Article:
||Central Bank Of Barbados
The Central Bank of Barbados Book Review Series seeks to highlight publications which offer useful insights and analysis on topics related to finance, economic development, and other issues relevant to small island developing economies. The views expressed are those of the author(s) and do not necessarily represent those of the Central Bank of Barbados.
Global Inequality: A New Approach for the Age of Globalization – Review by Onoh-Obasi Okey
The first chapter assesses the nature of global inequality across countries by examining changes in real per capita income relative to global income. Between 1988 and 2008, referred to as the “high globalisation era”, people earning around the median of global income1 experienced the fastest growth in real income per capita. This group represents approximately one-fifth of the global population, comprising mainly the middle class of developing Asian economies, such as Indonesia, India and China, the “emerging global middle class.”
Banking Beyond Banks and Money: A Guide to Banking Services in the Twenty-First Century – Review by Quinn Weekes
The book is presented as a collection of essays discussing the new banking and money transfer models, and also addressing challenges and threats faced with said models. Among the topics covered are peer-to-peer lending, crowdfunding and bank vulnerabilities, using mobile money and blockchain technology for remittances and the boundaries of a self-organised economy. In essence, it provides a new perspective on economic models which move the field from describing monetary flows to understanding complex social processes that underlie the dynamics of the economy.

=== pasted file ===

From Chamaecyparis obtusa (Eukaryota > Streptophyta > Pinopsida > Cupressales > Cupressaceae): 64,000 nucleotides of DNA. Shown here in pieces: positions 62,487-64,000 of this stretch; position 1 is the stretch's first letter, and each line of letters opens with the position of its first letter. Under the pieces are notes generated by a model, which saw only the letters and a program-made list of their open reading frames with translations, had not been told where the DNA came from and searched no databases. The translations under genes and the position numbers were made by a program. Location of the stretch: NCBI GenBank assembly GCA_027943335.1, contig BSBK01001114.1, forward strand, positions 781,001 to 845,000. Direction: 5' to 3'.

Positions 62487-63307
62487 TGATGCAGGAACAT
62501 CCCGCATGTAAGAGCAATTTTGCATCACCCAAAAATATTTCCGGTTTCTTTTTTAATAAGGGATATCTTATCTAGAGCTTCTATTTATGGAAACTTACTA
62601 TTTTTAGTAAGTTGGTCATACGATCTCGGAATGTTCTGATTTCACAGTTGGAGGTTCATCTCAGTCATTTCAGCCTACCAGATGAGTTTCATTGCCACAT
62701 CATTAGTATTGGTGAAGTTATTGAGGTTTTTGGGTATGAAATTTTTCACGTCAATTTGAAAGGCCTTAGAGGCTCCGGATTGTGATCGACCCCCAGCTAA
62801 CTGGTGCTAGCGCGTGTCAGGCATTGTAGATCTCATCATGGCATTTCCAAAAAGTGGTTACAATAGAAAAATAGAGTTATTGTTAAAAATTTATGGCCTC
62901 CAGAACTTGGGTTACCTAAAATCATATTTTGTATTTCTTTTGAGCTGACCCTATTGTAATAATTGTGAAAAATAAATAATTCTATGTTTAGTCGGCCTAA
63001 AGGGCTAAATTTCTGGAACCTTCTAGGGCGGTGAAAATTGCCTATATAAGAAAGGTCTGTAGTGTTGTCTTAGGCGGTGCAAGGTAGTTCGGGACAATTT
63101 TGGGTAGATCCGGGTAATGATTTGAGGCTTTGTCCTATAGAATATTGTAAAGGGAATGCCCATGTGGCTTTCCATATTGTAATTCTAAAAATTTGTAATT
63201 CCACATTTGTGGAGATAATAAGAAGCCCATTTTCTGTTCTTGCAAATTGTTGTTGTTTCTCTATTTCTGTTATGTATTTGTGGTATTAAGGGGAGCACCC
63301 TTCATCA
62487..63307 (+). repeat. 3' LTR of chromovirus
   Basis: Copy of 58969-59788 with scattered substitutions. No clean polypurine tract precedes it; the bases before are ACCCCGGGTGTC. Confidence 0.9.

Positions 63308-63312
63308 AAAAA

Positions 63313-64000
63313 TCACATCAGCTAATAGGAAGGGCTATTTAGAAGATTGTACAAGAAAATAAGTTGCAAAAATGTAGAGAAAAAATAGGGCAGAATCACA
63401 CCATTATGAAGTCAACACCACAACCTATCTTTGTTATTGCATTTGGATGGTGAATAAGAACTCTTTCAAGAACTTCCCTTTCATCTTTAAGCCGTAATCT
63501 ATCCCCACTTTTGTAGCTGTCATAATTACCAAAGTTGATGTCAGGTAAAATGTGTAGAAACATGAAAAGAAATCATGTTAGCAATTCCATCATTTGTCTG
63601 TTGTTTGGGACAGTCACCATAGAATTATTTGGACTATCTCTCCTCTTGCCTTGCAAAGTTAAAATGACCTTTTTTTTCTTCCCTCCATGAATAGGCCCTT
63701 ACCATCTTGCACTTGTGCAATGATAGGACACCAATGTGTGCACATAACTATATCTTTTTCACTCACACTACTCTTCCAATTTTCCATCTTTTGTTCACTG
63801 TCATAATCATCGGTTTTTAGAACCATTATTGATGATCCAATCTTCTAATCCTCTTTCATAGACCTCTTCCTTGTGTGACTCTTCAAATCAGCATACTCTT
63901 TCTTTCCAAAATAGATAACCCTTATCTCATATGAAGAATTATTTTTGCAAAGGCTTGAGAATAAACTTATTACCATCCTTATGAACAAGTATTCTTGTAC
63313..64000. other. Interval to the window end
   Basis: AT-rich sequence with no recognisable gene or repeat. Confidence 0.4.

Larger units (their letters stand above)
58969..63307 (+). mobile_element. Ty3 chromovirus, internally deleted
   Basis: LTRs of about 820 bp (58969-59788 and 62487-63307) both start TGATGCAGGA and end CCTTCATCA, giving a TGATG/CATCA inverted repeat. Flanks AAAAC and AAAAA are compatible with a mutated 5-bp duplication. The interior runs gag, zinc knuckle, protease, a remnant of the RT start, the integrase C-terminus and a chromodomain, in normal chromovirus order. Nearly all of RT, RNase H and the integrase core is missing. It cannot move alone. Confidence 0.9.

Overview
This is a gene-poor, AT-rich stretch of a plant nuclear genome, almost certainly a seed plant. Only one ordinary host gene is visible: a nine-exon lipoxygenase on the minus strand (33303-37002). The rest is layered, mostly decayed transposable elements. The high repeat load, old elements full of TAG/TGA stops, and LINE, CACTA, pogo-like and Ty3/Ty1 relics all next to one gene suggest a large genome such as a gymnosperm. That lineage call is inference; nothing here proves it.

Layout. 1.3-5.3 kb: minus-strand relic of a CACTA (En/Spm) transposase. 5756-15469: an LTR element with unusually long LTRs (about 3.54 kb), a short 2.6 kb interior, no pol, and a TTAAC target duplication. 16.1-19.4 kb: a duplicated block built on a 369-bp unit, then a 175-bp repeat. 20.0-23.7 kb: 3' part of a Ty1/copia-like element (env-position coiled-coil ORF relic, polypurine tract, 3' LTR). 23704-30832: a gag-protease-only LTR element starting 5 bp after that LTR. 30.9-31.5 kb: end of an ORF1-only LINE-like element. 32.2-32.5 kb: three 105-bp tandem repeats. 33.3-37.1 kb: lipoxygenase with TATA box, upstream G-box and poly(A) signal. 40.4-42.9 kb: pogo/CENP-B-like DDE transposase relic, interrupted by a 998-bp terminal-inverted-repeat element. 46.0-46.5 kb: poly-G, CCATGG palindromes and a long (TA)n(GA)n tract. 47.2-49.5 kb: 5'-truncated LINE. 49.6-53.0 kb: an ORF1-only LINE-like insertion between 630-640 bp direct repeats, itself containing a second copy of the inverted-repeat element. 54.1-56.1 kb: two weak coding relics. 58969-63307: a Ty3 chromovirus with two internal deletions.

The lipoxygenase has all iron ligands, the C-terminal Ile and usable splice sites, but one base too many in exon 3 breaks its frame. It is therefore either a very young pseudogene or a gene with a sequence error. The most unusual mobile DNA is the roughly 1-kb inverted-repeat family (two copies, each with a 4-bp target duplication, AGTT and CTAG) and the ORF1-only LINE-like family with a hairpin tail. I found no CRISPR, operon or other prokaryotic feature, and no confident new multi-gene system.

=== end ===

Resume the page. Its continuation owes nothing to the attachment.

Shadow Banking: The Rise, Risks, and Rewards of Non-Bank Financial Services – Review by Lauren Cato
The author, Mr. Roy Girasa, uses his legal expertise to expertly provide the reader with a comprehensive and comparative view of the regulations that govern both the traditional and shadow banking industries. The book is divided into three sections, the first of which delves into traditional banking as well as the Dodd-Frank Act and its impact. Part two examines shadow banking and its risks while part three explores the opinions, efforts and recommendations of several reputable international institutions and concludes with a discussion of possible future developments.
Twilight of the Money Gods: Economics as a Religion and How it All Went Wrong – Review by Avinash Persaud
In his brilliantly titled “Twilight of the Money Gods” published by Simon Schuster earlier this year, John Rapley prosecutes the case that economics is a religion, not a science. He argues that much of what counts as economic theory is doctrine, supported by a story or belief, not evidence. Economists would counter, that they follow Karl Popper’s philosophy of science. They establish hypotheses and use data to refute them. Economists cast away refuted theories and add to the canon of theory those validated by the data.